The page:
Through these projects and my work on the Darwin Correspondence Project, I have come to appreciate the value of working in a team. Archives of Natural History is also the product of teamwork, and I have already had the pleasure of working with the Associate Editors this autumn. I am sure that members of SHNH need no reminder of the amount of work that the Associate Editors put into the journal.
I have been a member of SHNH since the 1990s. As vice-president of the society from 2005 to 2007, I was instrumental in establishing the W. T. Stearn Student Essay Prize. I then served as chair of the judging committee for this prize from 2007 to 2012. I welcome the prospect of participating more fully in SHNH as editor of ANH, especially as the society moves forward with its new strategic aims.
I look forward to meeting old friends and making new ones in my role as editor, and very much hope that this may be possible in person before too long.
Archives of Natural History Volume 49 part 2 is now in press and will be available online and in print shortly.
A bumper issue – articles include botanical collecting in the Eastern Cape Drakensberg, southern Africa, gazelles represented in art from Herculaneum and Pompeii, the story of ‘Kleew’ the herring gull which started life as drawings for children sent from an internment camp in The Netherlands during WWII, engravings of dwarf emus from Baudin’s voyage, the discovery of a very early hortus sicci (1595) in the Czech Republic, and 15 new book reviews.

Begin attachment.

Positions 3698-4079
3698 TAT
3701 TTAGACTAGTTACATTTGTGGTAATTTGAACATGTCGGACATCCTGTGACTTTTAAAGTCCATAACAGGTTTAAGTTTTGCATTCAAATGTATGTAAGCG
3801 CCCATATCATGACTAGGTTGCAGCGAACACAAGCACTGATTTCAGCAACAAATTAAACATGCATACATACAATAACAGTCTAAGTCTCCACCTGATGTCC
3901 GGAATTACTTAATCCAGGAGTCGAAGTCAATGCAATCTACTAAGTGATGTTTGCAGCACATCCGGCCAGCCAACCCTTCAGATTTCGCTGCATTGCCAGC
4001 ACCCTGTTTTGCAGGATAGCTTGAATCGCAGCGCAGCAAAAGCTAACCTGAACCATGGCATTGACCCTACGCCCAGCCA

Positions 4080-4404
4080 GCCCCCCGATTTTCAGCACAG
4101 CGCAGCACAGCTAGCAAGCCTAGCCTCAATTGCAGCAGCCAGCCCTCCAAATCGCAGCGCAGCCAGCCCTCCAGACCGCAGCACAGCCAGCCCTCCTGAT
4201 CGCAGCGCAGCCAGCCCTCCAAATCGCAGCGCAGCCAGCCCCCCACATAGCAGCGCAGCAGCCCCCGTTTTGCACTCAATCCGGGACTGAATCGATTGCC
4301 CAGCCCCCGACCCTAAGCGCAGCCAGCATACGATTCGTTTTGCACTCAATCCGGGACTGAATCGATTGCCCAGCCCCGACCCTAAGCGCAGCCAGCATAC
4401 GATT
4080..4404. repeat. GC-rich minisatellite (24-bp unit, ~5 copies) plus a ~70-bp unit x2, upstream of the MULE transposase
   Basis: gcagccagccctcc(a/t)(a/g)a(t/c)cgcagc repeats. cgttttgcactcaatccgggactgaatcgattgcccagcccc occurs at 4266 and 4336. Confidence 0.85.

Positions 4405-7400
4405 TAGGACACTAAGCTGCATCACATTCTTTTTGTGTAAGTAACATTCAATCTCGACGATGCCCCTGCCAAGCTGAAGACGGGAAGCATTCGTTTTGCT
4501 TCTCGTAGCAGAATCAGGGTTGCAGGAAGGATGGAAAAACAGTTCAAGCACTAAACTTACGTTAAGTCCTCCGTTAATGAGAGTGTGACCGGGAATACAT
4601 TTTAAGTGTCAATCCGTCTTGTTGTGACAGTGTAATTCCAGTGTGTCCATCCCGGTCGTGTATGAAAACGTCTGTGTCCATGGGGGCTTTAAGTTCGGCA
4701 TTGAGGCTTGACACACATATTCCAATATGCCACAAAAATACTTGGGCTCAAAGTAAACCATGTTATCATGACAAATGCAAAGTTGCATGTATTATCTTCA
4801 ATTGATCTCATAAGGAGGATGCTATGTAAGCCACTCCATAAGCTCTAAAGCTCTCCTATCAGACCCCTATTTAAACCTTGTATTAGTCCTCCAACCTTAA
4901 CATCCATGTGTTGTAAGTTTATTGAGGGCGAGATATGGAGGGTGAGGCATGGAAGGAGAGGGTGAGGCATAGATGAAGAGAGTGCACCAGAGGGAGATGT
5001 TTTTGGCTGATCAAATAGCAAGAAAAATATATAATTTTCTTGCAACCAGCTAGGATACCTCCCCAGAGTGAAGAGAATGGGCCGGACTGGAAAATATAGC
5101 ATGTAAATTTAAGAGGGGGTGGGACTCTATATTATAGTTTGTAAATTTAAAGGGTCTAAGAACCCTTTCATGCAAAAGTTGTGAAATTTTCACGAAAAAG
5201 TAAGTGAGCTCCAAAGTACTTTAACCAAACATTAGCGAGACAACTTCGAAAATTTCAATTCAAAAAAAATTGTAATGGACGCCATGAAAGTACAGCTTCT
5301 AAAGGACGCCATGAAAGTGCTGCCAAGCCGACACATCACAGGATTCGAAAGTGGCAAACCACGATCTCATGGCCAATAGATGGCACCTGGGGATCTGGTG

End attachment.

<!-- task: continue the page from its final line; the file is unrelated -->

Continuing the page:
To submit an article to Archives of Natural History please contact the Editor at email@example.com
You should now have received your membership renewal information from Edinburgh University Press. If you have any difficulties in renewing, particularly if you are not based in the UK, do contact our Membership Secretary Jeanne Robinson who can help email: firstname.lastname@example.org. The contact details for EUP are as follows: email@example.com or + 44 (0)131 650 4196
Some Quick News
- Pioneers of Natural History Illustration: Exploring the Oak Spring Garden Library collection through the work of Maria Sibylla Merian and Mark Catesby. A residential course led by Henrietta McBurney & Kay Etheridge from Monday, March 27, 2023 to Friday, March 31, 2023. Booking closes on 1 December 2022.
For course details see here.
- Exploring our Oceans: The Challenger Expedition and Its Legacy is on at the Natural History Museum, London until 12 January 2023. More information.
- A fresh look at Nature. Oxford University Museum of Natural History. The Life, as we know it redisplay project has involved the conservation of thousands of specimens and the development and installation of 20 exciting new displays. More information
SHNH Newsletter (print version)
I am now working also on the print version of the next SHNH Newsletter so do forward me any items of interest, new publications, articles, courses and events that you would like to share.
With very best wishes,
Newsletter Editor, Society for the History of Natural History
Email : firstname.lastname@example.org